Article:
Pricing evaluators have to comb through the fine print of every offering and establish the value – or cost – of each variable. That requires access to an extensive library of derivative pricing models and the expertise to understand which model to use for each note.

With private bond placements, large issuers – such as General Electric or IBM – typically issue several different types of bonds. If the issuer also has public debt, those ratings can be used to support private placement values. Without a public market price comparison, however, investors are dependent on their own internal credit ratings. Sector analysis can also be used to support values.

Unfortunately, none of these inputs are generally available for church bonds. Each church bond must be evaluated as a new issue, and values are often built on more subjective inputs, such as how well pastors are received by their congregations and their ability to fundraise.

Evaluating evaluators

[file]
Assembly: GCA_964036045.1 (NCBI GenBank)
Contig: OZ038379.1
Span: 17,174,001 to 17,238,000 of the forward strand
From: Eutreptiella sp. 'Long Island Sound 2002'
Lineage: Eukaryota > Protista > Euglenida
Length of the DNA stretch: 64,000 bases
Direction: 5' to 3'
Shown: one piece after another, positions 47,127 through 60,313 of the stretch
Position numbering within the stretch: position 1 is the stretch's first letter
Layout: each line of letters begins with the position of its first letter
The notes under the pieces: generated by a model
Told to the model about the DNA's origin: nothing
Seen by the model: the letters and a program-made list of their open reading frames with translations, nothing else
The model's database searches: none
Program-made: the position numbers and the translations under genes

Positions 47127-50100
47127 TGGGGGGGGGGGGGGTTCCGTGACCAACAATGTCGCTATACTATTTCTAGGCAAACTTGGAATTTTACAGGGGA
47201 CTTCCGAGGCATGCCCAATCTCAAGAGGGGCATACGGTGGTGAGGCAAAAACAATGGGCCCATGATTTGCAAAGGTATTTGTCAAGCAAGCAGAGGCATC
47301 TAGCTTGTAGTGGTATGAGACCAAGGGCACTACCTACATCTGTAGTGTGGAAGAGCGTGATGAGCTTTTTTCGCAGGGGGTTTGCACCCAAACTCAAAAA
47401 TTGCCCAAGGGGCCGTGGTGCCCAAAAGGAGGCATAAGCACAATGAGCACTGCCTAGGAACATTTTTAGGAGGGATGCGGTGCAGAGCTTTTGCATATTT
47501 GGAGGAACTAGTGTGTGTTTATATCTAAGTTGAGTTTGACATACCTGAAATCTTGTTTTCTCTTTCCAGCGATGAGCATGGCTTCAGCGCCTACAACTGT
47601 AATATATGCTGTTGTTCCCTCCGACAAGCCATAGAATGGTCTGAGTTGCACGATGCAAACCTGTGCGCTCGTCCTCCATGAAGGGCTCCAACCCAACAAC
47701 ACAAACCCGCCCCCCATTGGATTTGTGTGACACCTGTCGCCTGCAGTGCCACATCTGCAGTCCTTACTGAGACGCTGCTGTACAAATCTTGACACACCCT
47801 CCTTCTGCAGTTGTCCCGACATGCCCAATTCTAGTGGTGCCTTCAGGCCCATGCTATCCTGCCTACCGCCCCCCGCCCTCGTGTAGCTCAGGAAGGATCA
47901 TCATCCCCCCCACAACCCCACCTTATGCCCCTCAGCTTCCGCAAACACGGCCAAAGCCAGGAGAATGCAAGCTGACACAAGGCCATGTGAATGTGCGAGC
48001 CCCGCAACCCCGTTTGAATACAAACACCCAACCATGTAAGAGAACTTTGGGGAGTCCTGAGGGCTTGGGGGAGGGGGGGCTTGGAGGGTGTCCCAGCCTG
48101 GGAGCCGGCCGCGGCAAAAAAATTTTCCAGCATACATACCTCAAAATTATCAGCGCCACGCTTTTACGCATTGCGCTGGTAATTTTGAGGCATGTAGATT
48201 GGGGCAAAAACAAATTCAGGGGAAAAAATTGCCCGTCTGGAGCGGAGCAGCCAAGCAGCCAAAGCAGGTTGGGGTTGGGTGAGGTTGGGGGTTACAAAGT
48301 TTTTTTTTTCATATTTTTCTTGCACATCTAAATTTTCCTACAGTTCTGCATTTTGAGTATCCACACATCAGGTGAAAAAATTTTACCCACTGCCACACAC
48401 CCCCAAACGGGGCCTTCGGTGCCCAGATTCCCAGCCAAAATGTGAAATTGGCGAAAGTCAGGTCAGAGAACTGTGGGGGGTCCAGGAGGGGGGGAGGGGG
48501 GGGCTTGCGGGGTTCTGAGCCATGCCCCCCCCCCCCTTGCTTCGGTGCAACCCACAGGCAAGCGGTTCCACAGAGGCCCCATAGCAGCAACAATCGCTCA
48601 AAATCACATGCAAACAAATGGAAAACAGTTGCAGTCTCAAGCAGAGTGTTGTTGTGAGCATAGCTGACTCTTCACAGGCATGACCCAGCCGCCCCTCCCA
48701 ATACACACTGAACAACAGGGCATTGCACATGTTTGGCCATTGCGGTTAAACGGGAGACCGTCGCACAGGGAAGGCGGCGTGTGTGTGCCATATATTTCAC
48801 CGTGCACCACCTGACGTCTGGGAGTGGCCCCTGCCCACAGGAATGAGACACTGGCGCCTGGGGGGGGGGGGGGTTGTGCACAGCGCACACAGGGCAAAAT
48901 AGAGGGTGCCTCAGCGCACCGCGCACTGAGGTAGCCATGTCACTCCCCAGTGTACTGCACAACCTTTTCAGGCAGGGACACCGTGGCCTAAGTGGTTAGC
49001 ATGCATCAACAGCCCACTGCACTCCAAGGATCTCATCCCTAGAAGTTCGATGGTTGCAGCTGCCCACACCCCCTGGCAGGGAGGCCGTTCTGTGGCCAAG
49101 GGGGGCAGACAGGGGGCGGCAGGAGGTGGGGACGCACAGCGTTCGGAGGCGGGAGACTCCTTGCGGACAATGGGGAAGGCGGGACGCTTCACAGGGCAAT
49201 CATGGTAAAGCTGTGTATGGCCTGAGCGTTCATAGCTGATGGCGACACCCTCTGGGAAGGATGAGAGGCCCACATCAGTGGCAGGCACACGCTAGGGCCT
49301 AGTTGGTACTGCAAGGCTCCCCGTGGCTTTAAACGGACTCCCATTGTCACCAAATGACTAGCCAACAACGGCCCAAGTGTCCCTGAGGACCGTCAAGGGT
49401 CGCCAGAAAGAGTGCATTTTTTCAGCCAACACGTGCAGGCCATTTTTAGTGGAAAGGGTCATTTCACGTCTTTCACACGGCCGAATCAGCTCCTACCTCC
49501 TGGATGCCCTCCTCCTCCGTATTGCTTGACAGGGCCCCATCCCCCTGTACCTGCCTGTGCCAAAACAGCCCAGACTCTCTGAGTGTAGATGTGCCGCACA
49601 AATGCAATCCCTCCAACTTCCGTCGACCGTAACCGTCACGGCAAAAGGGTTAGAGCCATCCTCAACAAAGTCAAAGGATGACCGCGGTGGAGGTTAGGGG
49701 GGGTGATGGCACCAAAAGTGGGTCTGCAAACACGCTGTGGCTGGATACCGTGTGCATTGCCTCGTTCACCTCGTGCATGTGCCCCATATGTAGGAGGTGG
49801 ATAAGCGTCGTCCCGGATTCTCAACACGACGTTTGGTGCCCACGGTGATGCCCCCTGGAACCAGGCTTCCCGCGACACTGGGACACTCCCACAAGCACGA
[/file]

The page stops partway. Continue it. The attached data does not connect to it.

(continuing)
With all of these variables and unknowns, there is no such thing as a ‘perfect’ price in these illiquid markets.

That is why firms need to find a valuation/pricing partner with deep insight and extensive expertise into every sector they cover. Here are the key characteristics firms should consider when searching for an evaluated pricing vendor that they can trust:

  • Valuation methodology – Does the vendor apply a methodology that is consistent with market standards? Look for a partner that directly sources comparable market prices daily from a wide network of market-making participants.
  • Coverage – Is the vendor a global operation with access to core and local markets? A wide network of data sources allows coverage at global scale, for liquid and illiquid markets.
  • Independence – Does the vendor originate, issue or trade securities, or have any other vested interest in the prices set? Independence is critical to delivering defendable evaluation pricing.